Extracorporeal membrane oxygenation (ECMO) was developed initially in the 1960s to support refractory respiratory failure in addition to the cardiac support inherent in a venoarterial bypass circuit. Early successes occurred predominantly in the neonatal population with subsequent randomized controlled trials and comprehensive reviews concluding therapeutic efficacy for ECMO in neonatal respiratory failure. In contrast, the evidence supporting ECMO for respiratory failure in children is less definitive. However, although pediatric randomized controlled trials have not been completed, sufficient evidence in support of ECMO as a beneficial therapy for pediatric respiratory failure exists. The acceptance of clinical utility and benefit from ECMO for pediatric ARDS and the trend toward increasing venovenous ECMO use have led to its inclusion in the Pediatric Acute Lung Injury Consensus Conference as a strongly agreed upon recommendation for severe pediatric ARDS. However, the Pediatric Acute Lung Injury Consensus Conference recommendations supporting the use of ECMO for pediatric ARDS highlight the lack of evidence-based selection criteria when determining ECMO candidacy in pediatric patients with ARDS. Ultimately, decisions to proceed with ECMO and the concomitant risk of potential life-threatening complications must consider multiple factors that balance potential risks and likelihood of benefit, pre-morbid conditions and impact on potential post-ECMO quality of life, candidacy for lung transplantation, and patient and family goals of care. This review will discuss ECMO for the support of pediatric respiratory failure, ventilator management during ECMO, considerations impacting timing of decannulation, and developing techniques.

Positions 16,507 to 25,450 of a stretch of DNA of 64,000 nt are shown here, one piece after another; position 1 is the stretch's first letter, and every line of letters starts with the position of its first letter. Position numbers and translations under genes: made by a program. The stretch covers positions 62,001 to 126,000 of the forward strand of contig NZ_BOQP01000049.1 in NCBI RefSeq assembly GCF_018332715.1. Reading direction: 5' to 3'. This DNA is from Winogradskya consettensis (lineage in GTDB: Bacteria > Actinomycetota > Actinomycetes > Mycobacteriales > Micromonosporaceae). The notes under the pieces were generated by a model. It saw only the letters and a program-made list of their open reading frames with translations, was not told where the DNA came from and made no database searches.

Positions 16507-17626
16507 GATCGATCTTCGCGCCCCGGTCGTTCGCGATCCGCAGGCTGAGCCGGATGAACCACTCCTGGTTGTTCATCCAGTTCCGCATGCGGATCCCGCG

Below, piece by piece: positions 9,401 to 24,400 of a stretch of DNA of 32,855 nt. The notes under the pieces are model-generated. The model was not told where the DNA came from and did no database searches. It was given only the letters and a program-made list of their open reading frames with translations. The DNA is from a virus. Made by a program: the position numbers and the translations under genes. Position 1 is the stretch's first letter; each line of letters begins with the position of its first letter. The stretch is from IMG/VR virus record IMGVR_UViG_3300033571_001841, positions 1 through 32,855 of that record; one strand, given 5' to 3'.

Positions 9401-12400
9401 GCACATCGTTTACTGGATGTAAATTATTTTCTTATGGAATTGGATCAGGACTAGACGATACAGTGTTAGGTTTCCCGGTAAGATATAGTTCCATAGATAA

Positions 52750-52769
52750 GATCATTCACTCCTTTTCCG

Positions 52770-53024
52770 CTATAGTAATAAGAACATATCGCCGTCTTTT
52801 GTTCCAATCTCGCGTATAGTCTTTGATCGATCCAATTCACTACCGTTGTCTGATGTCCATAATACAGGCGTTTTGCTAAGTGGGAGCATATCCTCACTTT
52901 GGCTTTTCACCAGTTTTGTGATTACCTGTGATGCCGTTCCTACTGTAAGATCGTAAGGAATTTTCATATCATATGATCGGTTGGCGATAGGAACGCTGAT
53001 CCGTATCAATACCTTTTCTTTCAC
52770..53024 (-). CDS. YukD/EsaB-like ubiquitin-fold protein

Keywords: ECMO; pediatric ARDS; pediatrics; respiratory failure.
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